How many teenagers does it take to change a light bulb? Answer: none – they leave it until their parents do it. The common view of teenagers is that they are a bunch of grunting, lazy, self-centred individuals who suffer from “hormone trouble”. The truth is far different. Teenagers are amongst the most active people in society. They are keen to improve themselves, to learn and to contribute. Indeed, the word “teenager” did not exist until the 1950s as this whole period of our development was never seen as anything “different” until then. What has happened is that we have “constructed” the notion of “teenage” and then when we see a 14-year-old behaving in a way that appears different, it merely confirms our idea of teenage-hood.
Along with our assumptions about “being a teenager” we also think they spend their entire life on Facebook, or they never read books or that they are spend hours locked away in their bedrooms “surfing the net” for strange websites using their mobile phone at the same time. And if they are not doing that, OMG, they are blasting us with what they call “music” which only gives us “grown-ups” a headache. “Turn that noise down,” is the favourite phrase of many parents – who seem to forget it was the favourite phrase of their parents 25 years ago or more.
This picture of teenage life is, of course, an exaggeration; most teenagers study hard, work hard and contribute a great deal to society. Yet the stereotypes we apply to youngsters can cause problems. After all, if you are an online business trying to target teens you would probably put all your marketing cash into web promotion and the like. Wrong. Equally, if you were launching a new school textbook for children you’d probably think it was worthless putting it in print when “all teenagers want these days is stuff online”. Wrong again.
A study of the habits of teenagers has shown that they consume a whole variety of media; indeed 60% of their media consumption is OFFLINE. In other words, if you want to reach a teenager you are MORE LIKELY to get to them in print, or via the radio or TV. If you run an online business aimed at teenage consumers and you ignore the offline world you are missing out substantially.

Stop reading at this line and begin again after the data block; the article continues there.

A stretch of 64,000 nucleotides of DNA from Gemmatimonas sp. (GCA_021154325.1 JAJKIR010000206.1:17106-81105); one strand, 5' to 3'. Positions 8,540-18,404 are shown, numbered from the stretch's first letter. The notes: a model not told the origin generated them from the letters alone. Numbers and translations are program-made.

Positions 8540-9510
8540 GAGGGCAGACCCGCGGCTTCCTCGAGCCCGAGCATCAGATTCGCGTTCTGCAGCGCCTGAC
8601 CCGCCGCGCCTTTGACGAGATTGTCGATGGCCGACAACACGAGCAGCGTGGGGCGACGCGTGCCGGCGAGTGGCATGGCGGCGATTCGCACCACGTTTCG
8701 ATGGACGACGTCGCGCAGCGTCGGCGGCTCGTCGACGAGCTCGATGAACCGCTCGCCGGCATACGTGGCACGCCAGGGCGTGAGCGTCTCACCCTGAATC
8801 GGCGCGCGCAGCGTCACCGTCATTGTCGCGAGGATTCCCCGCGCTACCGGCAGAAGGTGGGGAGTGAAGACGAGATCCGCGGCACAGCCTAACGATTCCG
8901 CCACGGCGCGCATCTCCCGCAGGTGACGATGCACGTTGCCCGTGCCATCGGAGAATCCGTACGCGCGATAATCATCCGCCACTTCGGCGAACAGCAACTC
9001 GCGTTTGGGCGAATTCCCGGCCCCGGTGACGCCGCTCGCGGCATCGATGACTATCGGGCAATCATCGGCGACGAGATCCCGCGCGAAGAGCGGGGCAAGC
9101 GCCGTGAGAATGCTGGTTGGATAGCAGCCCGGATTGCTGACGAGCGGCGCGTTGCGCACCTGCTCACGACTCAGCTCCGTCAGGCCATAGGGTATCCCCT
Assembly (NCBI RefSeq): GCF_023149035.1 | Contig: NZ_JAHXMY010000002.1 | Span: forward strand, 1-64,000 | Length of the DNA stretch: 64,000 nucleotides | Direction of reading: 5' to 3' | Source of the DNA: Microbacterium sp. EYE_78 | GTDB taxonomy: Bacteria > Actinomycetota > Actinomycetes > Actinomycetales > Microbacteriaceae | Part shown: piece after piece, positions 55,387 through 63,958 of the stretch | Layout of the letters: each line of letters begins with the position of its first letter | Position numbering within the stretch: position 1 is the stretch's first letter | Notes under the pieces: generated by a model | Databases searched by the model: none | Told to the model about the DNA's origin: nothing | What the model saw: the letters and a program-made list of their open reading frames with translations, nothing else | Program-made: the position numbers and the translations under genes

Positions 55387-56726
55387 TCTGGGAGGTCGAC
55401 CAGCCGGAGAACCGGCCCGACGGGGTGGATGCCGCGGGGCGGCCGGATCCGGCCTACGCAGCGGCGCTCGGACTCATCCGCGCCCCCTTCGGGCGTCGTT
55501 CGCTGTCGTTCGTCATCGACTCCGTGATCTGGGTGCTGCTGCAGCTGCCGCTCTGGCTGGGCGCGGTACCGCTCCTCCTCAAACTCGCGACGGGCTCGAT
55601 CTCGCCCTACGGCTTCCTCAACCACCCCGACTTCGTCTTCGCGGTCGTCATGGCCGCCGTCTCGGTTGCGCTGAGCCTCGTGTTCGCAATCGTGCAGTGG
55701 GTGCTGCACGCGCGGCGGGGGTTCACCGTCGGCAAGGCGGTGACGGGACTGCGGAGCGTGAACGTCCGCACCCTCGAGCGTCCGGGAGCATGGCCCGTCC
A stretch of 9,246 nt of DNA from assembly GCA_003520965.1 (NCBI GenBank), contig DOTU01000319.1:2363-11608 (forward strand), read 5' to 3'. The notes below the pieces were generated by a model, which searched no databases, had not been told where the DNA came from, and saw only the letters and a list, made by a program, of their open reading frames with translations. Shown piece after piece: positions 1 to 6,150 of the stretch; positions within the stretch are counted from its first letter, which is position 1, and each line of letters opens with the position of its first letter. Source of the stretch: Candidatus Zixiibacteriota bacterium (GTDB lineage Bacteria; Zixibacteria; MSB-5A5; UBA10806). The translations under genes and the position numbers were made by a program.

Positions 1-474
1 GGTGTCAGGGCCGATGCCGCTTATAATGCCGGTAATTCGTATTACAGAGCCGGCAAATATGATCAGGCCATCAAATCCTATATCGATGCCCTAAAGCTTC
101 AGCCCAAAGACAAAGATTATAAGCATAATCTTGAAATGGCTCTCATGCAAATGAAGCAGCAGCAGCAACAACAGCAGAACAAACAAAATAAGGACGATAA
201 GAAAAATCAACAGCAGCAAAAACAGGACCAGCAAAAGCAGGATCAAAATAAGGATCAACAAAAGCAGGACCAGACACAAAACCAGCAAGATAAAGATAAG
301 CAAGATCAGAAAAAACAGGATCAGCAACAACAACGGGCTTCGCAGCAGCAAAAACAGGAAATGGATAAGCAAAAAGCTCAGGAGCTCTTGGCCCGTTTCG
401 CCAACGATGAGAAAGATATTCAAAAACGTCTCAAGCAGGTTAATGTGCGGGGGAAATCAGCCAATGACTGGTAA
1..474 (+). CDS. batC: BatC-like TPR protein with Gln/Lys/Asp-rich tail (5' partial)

Businesses of all kinds appear to make assumptions like this all the time. For instance, they assume because their target market are elderly, they don’t use the web. Wrong. Indeed, this week I read about a 95-year-old who was attending a “blogging for business” workshop. And for the past year or two, the fastest growing group on Facebook has been those over the age of 65.
The Internet is a medium which is used by all age groups. But the offline world has media which are similarly used by all age groups. In other words, if you assume that your target market behaves in a particular way you are likely to be using stereotypes which will simply damage your business potential.
- 5 Ways to Use Social Media and Your Online Presence to Drive People Offline (ducttapemarketing.com)
- U.S. Adults: Most People Are Kind on Social Media [STUDY] (mashable.com)
- What do teens thing of email? (grahamjones.co.uk)